Mobile gaming is a massive success, but it’s notable how many big game makers struggle to convert their successes into longer term franchises or other offerings. This week’s King news is just another example. Perhaps with stronger community features, however, that could change. Read More
In this week’s TechCrunch article I’m considering the pros and cons of the smartwatch as a platform for games. Because of their pervasive nature, smartwatches hold a lot of potential (for some kinds of) innovative gameplay but they also faces many potential hurdles. Screen size, power, form factor and dependence on mobile all present their own constraints, and the worry is that there may be too many limits to make smartwatch worthwhile.
Is it the next big thing or just a fad?
In watching the latest drama unfold over Facebook and its experimentation with users, I’m moved to argue that sometimes you can be too honest. For game makers especially sometimes it’s better for users not to know, for you to hint and inspire but never reveal the inner secrets. To preserve the numinous magic, it’s often better not to show the man behind the curtain. Read More …read more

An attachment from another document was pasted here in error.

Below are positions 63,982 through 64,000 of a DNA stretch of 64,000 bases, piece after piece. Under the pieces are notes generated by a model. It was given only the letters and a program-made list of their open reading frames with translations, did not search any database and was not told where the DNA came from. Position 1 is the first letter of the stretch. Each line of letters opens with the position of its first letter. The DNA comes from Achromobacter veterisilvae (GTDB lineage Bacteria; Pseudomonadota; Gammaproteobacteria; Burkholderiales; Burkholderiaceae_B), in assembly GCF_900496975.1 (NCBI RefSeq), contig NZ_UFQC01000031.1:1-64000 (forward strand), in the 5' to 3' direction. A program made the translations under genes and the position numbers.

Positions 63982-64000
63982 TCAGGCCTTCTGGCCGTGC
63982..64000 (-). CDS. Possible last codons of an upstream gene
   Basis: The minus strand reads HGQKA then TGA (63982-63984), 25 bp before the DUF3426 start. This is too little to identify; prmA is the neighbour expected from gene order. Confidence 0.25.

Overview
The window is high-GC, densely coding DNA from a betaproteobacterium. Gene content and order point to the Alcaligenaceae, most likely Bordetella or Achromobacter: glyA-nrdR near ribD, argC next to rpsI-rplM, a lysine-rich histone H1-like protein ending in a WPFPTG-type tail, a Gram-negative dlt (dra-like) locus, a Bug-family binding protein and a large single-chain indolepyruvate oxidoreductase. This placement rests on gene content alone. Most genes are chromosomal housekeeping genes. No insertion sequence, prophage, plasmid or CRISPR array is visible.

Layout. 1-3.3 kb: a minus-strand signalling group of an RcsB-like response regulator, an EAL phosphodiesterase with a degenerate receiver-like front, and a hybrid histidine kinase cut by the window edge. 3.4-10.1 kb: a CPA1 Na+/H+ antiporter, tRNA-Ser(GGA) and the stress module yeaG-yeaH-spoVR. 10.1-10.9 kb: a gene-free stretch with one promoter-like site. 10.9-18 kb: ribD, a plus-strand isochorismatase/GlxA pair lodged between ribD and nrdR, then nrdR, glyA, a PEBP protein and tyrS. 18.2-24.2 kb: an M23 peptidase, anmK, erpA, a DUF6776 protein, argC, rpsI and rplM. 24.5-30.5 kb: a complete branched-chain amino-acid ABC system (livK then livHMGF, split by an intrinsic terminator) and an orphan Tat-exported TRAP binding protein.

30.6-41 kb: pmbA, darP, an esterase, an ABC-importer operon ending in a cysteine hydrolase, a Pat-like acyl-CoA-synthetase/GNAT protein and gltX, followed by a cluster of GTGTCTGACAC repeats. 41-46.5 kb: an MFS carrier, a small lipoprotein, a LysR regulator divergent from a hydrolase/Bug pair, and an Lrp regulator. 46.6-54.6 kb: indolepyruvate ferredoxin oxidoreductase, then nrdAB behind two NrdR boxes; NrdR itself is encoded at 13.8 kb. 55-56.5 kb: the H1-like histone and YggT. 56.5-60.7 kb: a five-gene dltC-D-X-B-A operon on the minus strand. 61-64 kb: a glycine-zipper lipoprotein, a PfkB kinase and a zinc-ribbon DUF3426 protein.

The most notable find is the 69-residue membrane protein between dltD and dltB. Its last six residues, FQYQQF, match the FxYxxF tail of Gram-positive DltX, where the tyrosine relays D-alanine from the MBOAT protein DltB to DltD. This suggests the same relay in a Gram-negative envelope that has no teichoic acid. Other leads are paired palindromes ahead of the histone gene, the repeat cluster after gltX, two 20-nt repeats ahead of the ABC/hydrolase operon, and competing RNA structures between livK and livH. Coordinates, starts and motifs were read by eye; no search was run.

As the YouTuber phenomenon grows and grows (that is, channels like PewDiePie covering games with extended and often comedic Lets-Play videos) it raises some awkward questions. Developers ask whether YouTubers are effective in helping to promote their sales while journalists worry whether YouTubing constitutes the end of their craft. Some notable figures even consider YouTubing a form of piracy and demand tribute. At the same time for the millions of fans of these channels, they provide valuable insight and community, and a way to get around the packaged-product and deception that they perceive in how games are sold.
Some thoughts on all of the above, here.
YouTubers are considered a big boon by some, but also a big threat by others. Game developers in particular sometimes feel that what they’re doing is less journalism/coverage and more like pirate radio, exposing and spoiling their games for profit. Is that true? How will this latest innovation find its place? Read More …read more